During a conference call on Monday, Frank Page, the former president of the Southern Baptist Church Conference, urged the leaders of the Boy Scouts of America to continue its current policy, which restricts gays from being leaders.
Page spoke with “Wayne Brock, the chief executive of the Boy Scouts of America (B.S.A.); Wayne Perry, president of the B.S.A.; and Tiko Perez, national commissioner of the B.S.A
On behalf of the SBC along with Frank Page, who is now president of the SBC Executive Committee, were Roger S. "Sing" Oldham, vice president for convention communications and relations with the SBC Executive Committee, also took part in the call and gave Baptist Press a summary of the conversation.” (Quote from the Baptist Press)
“The Boy Scout leaders said during the conference call they are facing pressure -- both internally and externally -- to change the policy, which prohibits open homosexuals from leadership positions. Page, though, told them that pressure should never trump principle, and he added that he could no longer laud the Scouts for standing on principle.
Just six months ago, the Boy Scouts released a statement standing by the ban, saying a "majority of our membership" agrees with the policy and that the "vast majority of the parents of youth we serve value their rights to address issues of same-sex orientation within their family, with spiritual advisers, and at the appropriate time and in the right setting."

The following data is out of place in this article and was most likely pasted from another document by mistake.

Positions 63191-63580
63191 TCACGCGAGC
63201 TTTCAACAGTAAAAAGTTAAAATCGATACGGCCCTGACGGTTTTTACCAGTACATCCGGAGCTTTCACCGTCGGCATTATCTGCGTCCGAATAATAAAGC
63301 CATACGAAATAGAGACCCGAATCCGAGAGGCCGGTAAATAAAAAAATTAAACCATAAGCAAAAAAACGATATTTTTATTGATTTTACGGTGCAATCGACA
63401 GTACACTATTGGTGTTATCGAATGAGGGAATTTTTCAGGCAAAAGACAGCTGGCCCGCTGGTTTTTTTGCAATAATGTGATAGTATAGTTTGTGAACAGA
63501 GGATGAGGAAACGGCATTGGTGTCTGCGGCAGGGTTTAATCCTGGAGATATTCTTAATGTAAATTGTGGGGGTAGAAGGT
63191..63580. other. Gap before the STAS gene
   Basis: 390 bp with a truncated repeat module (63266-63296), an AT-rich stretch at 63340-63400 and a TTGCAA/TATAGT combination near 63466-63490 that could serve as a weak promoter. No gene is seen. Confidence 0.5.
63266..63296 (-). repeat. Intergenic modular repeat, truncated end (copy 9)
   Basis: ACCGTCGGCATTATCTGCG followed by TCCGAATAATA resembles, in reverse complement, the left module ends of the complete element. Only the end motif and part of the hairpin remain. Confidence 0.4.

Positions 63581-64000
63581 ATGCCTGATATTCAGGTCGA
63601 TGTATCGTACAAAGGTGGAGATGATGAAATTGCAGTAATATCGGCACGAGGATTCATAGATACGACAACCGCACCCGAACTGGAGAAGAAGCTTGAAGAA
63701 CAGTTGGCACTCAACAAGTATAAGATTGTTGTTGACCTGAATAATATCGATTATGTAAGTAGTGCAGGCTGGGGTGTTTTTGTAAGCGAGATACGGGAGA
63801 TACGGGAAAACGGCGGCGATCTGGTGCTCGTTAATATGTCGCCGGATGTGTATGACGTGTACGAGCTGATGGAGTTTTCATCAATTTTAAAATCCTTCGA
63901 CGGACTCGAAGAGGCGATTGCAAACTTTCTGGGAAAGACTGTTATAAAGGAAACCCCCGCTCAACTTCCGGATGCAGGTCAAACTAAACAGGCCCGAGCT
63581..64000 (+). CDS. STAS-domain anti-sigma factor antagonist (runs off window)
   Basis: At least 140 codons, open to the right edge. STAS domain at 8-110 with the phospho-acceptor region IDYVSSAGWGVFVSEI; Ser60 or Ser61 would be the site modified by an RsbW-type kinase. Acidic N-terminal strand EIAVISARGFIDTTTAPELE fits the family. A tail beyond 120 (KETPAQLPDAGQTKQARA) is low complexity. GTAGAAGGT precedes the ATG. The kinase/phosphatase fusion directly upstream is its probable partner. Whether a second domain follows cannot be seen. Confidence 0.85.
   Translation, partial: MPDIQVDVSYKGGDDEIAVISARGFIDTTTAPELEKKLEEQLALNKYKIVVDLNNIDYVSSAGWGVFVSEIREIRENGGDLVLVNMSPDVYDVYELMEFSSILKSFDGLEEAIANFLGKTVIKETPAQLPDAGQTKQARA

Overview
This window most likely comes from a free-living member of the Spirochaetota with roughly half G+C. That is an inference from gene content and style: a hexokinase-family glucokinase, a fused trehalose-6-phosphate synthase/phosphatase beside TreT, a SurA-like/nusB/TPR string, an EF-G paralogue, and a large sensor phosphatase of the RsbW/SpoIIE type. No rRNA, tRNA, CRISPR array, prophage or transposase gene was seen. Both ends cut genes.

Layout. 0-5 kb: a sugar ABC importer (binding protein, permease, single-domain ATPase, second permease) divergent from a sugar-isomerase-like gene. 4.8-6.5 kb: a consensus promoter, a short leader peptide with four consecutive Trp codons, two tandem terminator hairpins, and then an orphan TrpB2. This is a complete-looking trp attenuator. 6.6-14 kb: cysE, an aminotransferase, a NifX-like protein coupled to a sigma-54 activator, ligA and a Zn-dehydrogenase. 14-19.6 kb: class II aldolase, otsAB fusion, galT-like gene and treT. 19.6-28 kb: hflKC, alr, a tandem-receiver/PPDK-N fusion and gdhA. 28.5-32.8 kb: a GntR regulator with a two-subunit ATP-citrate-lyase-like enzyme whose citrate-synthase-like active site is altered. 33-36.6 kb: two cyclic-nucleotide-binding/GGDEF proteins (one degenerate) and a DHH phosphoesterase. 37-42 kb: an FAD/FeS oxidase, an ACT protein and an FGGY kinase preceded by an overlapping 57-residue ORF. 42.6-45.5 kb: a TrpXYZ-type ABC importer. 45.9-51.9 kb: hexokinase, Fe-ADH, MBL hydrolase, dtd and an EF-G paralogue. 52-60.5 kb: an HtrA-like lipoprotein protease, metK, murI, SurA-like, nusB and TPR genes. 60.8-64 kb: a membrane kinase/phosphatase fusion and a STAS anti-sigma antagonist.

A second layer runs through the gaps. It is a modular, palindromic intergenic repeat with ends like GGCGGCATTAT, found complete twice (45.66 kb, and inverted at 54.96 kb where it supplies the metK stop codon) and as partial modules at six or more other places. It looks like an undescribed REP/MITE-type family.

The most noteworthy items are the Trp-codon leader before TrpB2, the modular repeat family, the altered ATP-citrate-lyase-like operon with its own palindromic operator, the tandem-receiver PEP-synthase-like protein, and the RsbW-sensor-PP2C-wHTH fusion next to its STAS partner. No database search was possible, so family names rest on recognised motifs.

The Boy Scouts released a new statement Monday describing the proposal, saying that the national policy would be rescinded in favor of a policy allowing local councils to determine their own policy. That means that in each city, one council might allow gay leaders and another might not. The Boy Scouts board is expected to vote on the proposal next week.
Page told the Scout leaders that although the new policy might allow the sponsoring organization to set local policy, such autonomy would disappear when there is a national or even regional meeting.
"National policy will always trump local autonomy" in such situations, Page said. "I believe this will be a death blow to Scouting. ... I think this is a self-inflicted wound."
Perry told Page that the Scouts are facing a "civil war" on the issue and that the proposal is the best solution.
Page responded that the leaders did not allow time for the millions who support the current policy to speak out. About 70 percent of all Scouting units are owned and operated by faith-based organizations.
The Church of Jesus Christ of Latter-day Saints leads all faith-based organizations with 38,000 units (and 420,000 participating youth), followed by the United Methodists (11,000 units; 371,000 youth) and the Catholic Church (8,570 units; 283,000). Baptists are sixth (4,100 units; 109,000).